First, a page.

Few would argue the legendary status of the original N64 classic, GoldenEye. Not only was it one of the very first console FPS titles that actually worked, boasting controls that weren’t a finger-bending mess, but it also, arguably, kick-started the whole console FPS multiplayer genre we know today, providing superb competitive shooter action long before the Halos, CoDs and Battlefields of the world.
Fans have been clamouring for the return of the original GoldenEye for a long time, and last year, Activision granted that wish, releasing GoldenEye 007 for the Wii, a remixed and restructured take on the N64 title. It wasn’t quite enough to live up to the original title’s legacy, but decent controls, a solid campaign and some nifty multiplayer content made it into a great Wii FPS.
Now, that same remake is back, this time on the PS3 and Xbox 360, and I must admit, I was a little surprised when it was announced, and wondered if a Wii port could hold its own against some of the biggest FPS release to ever grace any platform.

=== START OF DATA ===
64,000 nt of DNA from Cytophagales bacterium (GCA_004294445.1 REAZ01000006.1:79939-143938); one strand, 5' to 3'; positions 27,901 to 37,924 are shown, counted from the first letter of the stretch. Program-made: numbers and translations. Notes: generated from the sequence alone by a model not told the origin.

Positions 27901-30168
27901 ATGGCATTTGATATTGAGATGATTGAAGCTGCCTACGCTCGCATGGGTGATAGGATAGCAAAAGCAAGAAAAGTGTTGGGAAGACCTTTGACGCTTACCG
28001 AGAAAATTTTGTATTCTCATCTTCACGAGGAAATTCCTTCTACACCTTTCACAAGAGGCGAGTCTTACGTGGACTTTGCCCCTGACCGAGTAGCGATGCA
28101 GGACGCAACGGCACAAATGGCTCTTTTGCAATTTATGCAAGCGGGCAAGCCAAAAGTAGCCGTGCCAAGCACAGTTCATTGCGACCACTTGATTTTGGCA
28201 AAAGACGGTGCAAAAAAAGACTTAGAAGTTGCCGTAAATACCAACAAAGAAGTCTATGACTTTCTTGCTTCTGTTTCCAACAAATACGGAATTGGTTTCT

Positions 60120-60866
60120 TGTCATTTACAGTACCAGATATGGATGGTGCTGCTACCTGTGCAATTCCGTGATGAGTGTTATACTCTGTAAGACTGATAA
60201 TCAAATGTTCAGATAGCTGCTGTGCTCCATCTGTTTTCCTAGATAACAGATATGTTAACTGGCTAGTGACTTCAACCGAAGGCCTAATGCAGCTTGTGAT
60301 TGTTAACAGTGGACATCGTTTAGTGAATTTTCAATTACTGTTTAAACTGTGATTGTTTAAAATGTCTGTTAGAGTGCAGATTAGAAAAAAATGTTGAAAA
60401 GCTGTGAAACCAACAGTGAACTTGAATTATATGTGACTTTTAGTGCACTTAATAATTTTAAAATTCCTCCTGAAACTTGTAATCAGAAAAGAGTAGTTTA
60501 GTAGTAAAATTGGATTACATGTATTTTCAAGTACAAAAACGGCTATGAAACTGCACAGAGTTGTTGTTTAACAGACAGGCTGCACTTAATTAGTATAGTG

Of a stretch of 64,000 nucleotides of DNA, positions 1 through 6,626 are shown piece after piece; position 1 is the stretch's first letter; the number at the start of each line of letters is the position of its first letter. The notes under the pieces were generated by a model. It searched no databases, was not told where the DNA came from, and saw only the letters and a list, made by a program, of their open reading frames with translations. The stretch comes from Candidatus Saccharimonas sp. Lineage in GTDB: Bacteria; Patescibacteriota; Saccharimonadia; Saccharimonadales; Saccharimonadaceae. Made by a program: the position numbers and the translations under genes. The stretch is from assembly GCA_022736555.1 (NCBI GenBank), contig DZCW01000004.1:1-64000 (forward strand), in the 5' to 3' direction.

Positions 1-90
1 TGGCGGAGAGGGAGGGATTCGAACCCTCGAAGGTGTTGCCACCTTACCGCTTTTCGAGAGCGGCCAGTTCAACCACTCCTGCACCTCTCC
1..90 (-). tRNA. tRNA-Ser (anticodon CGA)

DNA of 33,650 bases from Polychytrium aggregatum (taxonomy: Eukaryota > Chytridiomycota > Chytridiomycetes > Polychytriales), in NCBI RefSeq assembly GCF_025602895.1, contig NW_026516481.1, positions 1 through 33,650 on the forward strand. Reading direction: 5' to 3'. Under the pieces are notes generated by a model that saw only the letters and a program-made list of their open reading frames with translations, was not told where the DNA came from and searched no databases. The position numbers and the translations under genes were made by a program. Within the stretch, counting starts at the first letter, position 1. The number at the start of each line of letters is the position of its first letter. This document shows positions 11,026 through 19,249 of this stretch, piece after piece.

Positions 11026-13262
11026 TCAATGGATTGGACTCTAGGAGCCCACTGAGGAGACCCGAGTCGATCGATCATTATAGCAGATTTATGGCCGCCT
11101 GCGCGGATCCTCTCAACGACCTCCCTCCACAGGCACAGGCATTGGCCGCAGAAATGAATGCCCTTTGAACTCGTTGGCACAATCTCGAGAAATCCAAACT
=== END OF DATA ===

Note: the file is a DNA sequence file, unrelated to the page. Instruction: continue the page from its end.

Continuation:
Spit and polish
Firstly, what you need to know is, aside from a few extra bits and pieces, GoldenEye 007: Reloaded is pretty much the exact same game as the Wii outing. Don’t expect a massively different campaign or enhanced sections, as you won’t get them. What we do get here is an obvious visual boost along with some new challenge-style missions in the MI6 Ops mode. The multiplayer returns too, with expected online functionality and an extra ‘Escalation’ mode, but on the whole, it’s the same game as the Wii.